OPINION: Banned books are critical to society

Leah Boone, Opinion Editor

In 1637, Thomas Morton wrote “New English Canaan” a book criticizing the Puritan culture after leaving a Puritan colony and creating his own settlement. Morton’s book ended up being the first banned book in United States history, and 386 years later, the list has grown exponentially. Banning books deemed unsafe or unfit to read is a harmful approach to censorship and dangerously close to violating the First Amendment. Not only that, literature that explores more intense themes is becoming more necessary in current society.

A banned book, as defined by The First Amendment Encyclopedia, is a book banned by “private individuals, government officials, or organizations” due to its “content, ideas, or themes.” Challenged books are those that people have attempted to take out of libraries or school curricula. The list of banned and challenged books ranges from profoundly themed books such as “Brave New World” by Aldous Huxley to children’s books like “Winnie-the-Pooh” by A.A. Milne.

Many books that have been or are being banned or challenged are staples in literature that millions read. The “Harry Potter” series has been on a list of challenged books since the 1990s. They challenged the series due to the themes of sorcery, adolescents rebelling and more. 

From July 1, 2021 to June 30, 41% of banned books had an aspect of LGBTQ+ culture, whether it be the book’s theme or the sexual identity of a character. Following directly behind this statistic, 40% of banned books during this period involved main characters of color. A common theme among banned or challenged books is topics regarding race, sexual identity or gender expression. These subject matters should be embraced, especially in maturing children’s lives. If a growing child is learning that they identify as something that may be different from friends or classmates, banning books reflecting these identities fosters an extremely alienating environment. 

The First Amendment protects American citizens’ freedom of speech, religion, assembly, press and petition. Banning certain literature seems like it would automatically violate this amendment, but there are some constraints. While this protects any public organization from any sort of censorship, private organizations have more leniency as they are not directly owned by the government. 

The only method of censorship that the government can put on literature is a “time, place, or manner” restriction. Other than this exception, the government or public institutions banning literature is more than likely deemed unconstitutional. There are limited examples of speech the First Amendment does not protect, such as fighting words or obscenity. If a book falls into one of these categories, it can be argued that censoring or banning it is protected within the constitution.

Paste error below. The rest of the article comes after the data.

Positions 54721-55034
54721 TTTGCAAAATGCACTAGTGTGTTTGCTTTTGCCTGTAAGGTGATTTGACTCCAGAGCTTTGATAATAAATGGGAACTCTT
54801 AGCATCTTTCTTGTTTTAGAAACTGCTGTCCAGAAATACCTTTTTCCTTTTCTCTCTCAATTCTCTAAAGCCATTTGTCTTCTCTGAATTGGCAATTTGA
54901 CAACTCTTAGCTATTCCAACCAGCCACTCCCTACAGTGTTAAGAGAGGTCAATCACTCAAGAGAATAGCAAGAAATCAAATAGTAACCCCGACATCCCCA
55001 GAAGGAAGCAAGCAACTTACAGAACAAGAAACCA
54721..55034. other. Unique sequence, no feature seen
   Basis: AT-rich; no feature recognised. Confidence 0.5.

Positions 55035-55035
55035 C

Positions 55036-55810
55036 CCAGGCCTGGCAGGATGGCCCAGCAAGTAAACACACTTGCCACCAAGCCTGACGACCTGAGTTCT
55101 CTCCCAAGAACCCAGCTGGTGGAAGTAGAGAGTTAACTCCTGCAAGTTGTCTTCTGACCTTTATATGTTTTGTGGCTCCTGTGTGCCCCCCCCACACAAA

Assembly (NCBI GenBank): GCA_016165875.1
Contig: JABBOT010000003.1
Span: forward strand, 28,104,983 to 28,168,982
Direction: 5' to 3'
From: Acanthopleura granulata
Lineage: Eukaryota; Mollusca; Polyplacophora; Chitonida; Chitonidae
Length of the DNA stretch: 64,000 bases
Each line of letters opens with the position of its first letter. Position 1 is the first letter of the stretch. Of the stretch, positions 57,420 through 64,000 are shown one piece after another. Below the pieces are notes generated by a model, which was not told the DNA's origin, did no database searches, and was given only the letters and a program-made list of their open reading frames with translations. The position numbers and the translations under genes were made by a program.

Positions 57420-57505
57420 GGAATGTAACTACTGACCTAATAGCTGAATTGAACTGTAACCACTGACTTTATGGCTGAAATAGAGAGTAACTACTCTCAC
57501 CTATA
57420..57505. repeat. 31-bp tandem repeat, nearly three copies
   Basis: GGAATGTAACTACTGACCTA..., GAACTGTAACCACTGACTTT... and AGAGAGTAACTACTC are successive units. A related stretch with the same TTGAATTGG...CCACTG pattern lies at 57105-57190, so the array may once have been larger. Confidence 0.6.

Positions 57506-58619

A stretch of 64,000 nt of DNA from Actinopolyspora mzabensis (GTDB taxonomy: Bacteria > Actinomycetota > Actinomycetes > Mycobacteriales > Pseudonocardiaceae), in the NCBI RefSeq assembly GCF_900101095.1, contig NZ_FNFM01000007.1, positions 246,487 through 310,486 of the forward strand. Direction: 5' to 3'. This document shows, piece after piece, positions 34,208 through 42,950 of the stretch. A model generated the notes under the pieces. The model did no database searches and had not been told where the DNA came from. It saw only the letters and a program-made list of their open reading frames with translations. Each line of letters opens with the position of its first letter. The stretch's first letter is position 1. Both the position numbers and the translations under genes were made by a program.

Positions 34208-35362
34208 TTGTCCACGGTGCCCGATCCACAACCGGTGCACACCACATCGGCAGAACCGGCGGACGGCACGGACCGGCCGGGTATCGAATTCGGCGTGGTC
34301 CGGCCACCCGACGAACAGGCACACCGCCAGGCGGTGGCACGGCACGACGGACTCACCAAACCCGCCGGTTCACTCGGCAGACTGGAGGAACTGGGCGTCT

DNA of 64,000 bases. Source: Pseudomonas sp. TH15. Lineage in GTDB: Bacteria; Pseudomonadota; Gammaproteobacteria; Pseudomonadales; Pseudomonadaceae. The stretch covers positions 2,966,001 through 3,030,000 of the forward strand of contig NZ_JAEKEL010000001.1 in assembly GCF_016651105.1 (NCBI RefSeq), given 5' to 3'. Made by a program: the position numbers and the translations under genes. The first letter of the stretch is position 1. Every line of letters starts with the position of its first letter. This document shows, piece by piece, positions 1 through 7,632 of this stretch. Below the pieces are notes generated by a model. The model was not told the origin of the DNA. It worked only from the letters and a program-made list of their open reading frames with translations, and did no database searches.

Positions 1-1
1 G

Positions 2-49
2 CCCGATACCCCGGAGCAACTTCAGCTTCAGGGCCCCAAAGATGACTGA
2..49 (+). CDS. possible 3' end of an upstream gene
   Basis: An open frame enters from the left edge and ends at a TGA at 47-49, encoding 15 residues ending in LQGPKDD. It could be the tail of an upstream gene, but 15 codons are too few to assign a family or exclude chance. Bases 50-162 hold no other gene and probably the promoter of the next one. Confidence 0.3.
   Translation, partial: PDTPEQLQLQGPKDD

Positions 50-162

Literature is critical in a child’s growth, development and sense of self. Reading a book whose main character is a person of color, identifies as LGBTQ+ or is another underrepresented group can be extremely influential in a child’s life, especially if they fall into one of these groups. However, the books with these significant themes and characters are the very same books that are being censored and banned. Limiting one’s exposure to such themes subsequently limits one’s sense of self.

Additionally, if books are censored with themes that someone identifies with, peers or classmates are also limited in ways they can learn how to be supportive and accepting. App State course syllabi have begun to include an Inclusive Excellence Statement, which is a call to action for students to be respectful of all classmates regardless of any underrepresented culture they may identify with. Regardless of how aggressively pushed censorship is, students have a history of fighting against it.

In 1982, a case that had been ongoing since 1975 was brought to the Supreme Court; Island Trees School District v. Pico regarding book removal from school libraries. A group of parents complained to the school board that certain pieces of literature in the library were “anti-American, anti-Christian, anti-Semitic and just plain filthy.” The school district complied, removing the novels the parents had fought for in 1976.

A group of students led by Steven Pico began to fight against this decision, and with multiple organizations defending them, the case was taken to the Supreme Court. The students won the case 5-4, with one justice’s reasoning being that removing books “for the purpose of restricting access to political ideas, or social perspectives discussed in them, when that action is motivated simply by the officials’ disapproval of the ideas involved” violated the First Amendment. 

The four that voted in favor of the school board argued that removing books from the library did not violate the First Amendment as the books were available to the students at other locations. However, the decision made by the Supreme Court was in accordance with the idea that the removal or banning of literature from libraries violates the First Amendment and is, therefore, unconstitutional. 

Literature has been an integral part of history and culture for centuries, and many profound themes are found within books, fostering critical thinking. While there is sensitive subject matter in a fair amount of literature, this subject matter is becoming more prevalent in current society as time goes on. If anything, the books that are being so heavily censored and fought against are more essential in the world than ever.